Tag Archives: asana

January 2015 – some thoughts on the next 6 weeks of yoga

Course notes for classes from January 2015.

Overall Theme 1:  The Gunas – 6 weeks

TAMAS – darkness, inactivity, matter, inertia, stodge

RAJAS – energy, action, change, movement, fire, enthusiasm, drive

SATTVA – clarity, light, consciousness, harmony, balance, joy

Incorporating all three of these in our yoga practice.  Tamas – grounding, steadiness, holding the posture.  Rajas – energy within the posture, moving in and out.  Sattva – lightness and clarity – achieving balance and harmony in the posture.

Standing limber incorporating these three.

Tamas – stand in Tadasana, feel rooted, grounded, steady, solid.

Surya Namaskar – version using plank, zen-asana and bringing the foot forward.  Work on this – 2 to 3 rounds.

Stand and assimilate.

New postures to work on:  Dhanurasana; Garudasana; Krounchasana; Malasana; Marichyasana A; Matsyana; Nataraja; Navasana; Parsvottanasana; Warrior 3; Humble Warrior.

Week 1 –

Stand in Tadasana.  Feel rooted to mother earth. Observe the breath.  Surya namaskar; 3 Complete breaths[1]  Natarajasana; Tryaka Tadasana; Uttanasana; Malasana; Cat; Down Dog; Up Dog; Child; Ardha Matsyendrasana; Paschimottanasana with straps

Pranayama: ‘Once this harmony and control is attained through the practices of pranayama, it becomes possible to observe and transcend the gunas, and thus attain liberation’[2]

Abdominal breathing in Savasana

Relaxation:  David Coulter 562

The marriage of breath and movement[3]

  • Gently stretch the hands so the fingers are softly extended but not tense; observe the breath
  • Relax the hands and let the fingers curl inwards, so your palms form a slight hollow;
  • Extend this movement so you are also turning your arms out as you extend the fingers and back again as you curl them;
  • Grow this movement even more so that your spine becomes involved. Think of a sea anemone opening and closing under the waves – what is the breath doing?  Then gradually make the movements smaller again.
  • Notice how the movement of the hands and arms stimulates the movement of the breath and determines the rhythm and the speed of the breath.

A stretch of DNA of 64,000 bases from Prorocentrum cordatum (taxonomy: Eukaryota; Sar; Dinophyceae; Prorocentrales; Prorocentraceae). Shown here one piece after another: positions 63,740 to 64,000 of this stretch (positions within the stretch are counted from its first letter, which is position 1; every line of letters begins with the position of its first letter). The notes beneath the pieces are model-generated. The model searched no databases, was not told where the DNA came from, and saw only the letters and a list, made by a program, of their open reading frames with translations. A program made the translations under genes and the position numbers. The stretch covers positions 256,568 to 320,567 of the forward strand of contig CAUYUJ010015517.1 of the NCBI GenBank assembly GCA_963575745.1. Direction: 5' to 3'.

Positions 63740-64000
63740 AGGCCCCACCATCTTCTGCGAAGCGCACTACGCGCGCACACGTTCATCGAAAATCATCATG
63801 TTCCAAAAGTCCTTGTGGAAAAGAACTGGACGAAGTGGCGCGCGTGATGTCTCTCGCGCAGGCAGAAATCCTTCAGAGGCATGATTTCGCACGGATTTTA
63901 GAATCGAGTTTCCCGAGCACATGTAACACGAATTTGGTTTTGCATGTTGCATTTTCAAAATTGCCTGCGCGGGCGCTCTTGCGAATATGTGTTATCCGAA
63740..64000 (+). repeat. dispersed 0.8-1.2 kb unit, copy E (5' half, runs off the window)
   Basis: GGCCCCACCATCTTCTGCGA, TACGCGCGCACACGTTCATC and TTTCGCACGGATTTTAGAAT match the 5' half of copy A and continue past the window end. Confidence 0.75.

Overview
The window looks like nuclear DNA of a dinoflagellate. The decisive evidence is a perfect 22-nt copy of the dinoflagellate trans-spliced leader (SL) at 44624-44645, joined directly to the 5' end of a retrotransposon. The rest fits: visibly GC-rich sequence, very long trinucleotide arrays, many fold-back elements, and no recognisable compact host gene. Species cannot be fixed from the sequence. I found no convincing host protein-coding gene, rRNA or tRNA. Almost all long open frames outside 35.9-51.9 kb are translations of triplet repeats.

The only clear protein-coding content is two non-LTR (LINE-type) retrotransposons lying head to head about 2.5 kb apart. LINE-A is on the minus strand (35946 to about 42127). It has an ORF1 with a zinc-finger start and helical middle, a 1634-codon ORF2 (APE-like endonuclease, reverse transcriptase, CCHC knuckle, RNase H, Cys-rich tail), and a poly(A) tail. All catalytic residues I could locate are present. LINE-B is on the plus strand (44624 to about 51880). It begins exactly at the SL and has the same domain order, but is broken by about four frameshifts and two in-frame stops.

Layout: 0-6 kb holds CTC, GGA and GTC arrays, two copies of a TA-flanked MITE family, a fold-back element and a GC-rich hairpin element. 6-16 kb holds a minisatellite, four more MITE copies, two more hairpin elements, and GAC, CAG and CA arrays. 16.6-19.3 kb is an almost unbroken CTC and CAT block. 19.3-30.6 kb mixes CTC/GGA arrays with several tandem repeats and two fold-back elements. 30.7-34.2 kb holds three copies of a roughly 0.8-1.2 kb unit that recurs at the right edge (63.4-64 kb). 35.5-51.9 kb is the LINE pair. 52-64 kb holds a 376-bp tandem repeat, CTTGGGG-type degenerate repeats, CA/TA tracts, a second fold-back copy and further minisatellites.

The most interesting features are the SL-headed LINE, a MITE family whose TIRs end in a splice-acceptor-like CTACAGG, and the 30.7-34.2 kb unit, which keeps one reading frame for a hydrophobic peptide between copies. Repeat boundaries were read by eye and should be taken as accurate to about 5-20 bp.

The rise and fall of the abdomen[4]

  • Lie in savasana
  • Concentrate on the rise of the abdomen with each inhalation and the fall of the abdomen with each exhalation.
  • Make the breath as even as possible and watch its pace gradually diminish.
  • Notice how the inhalation merges smoothly into the exhalation.
  • Notice the pause at the end of the exhalation before the next breath in;
  • This seemingly simple exercise is concentration is also one of the most advanced – concentrating on this rise and fall is so relaxing that you have to be hyper-alert not to drift off.

Sweeping the breath up and down the body

  • As you breathe in, let your attention travel up the body from the toes to the crown of the head.
  • As you breathe out, let your attention travel back down again from the crown of the head to the toes.
  • Notice how the breath gradually lengthens.
  • Try to stay attentive – this is quite a challenge.
  • You can try reversing the direction – so letting the attention travel down from the top of the head to the toes on the in-breath, and back up again on the out-breath. Do you find this more difficult?

 

[1] David Coulter p. 128

[2] Prana & Pranayama p.107

[3] Donna Farhi p. 16

[4] David Coulter p. 562

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A lesson in the Sivananda tradition

I spent a lovely morning yesterday at a class offered in the Sivananda tradition by Helen, another local teacher here in mid Wales.

Founded by Swami Sivananda,  the spread of Sivananda Yoga in the west is a direct result of the travels of his enthusiastic pupil,  Swami Vishnudevananda.   Swami Vishnu established ashrams and yoga centres all over the west, offering classes retreats and teacher training courses.  Since establishing the first western Yoga Teacher Training course in 1969, 30,000 teachers have been trained in the Sivananda tradition.

Swami Vishnu condensed the many separate classic yoga texts into five, simple rules for living:-

Proper exercise;

Proper breathing;

Proper diet;

Proper relaxation and

Positive thinking and Meditation.

He also radically pruned the number of asanasa to a core of 12.

1. Sirshasana – (Headstand)

2.Sarvangasana (Shoulderstand)

3.  Halasana (Plough)

4.Matsyasana (Fish)

5.Paschimotanasana (Seated Forward Bend)

6. Bhujangasana (Cobra)

7. Salabhasana (Locust)

8. Dhanurasana (Bow)

9. Ardha Matsyendrasana (Half Spinal Twist)

10.  Kakasana (Crow)

11.  Pada Hasthasana (Standing Forward Bend)

12.  Trikonasana (Triangle)

Between postures the practitioner rests in Savasana.  I particularly like this because when I first began yoga in the 1980s my then teacher (trained at the Iyengar Institute) would always suggest that we rested in between postures in order to assimilate the practice.

There is also great emphasis on chanting in the Sivananda tradition.  I am quite new to chanting, but I very much enjoy  it, and I’m hoping to expand my knowledge of it in the future.  There is a wonderful power in many voices making the same sound, especially if there are both men and women chanting, which expands the range considerably.

I was interested to learn that pranayama is normally practiced at the beginning of a Sivananda Class (apparently in the early days students would do their asana practice and then leave, so Swami Vishnu moved the pranayama work to early on in the session).

After a guided relaxation, we finished with more chanting and a short period of meditation.

Namaste.

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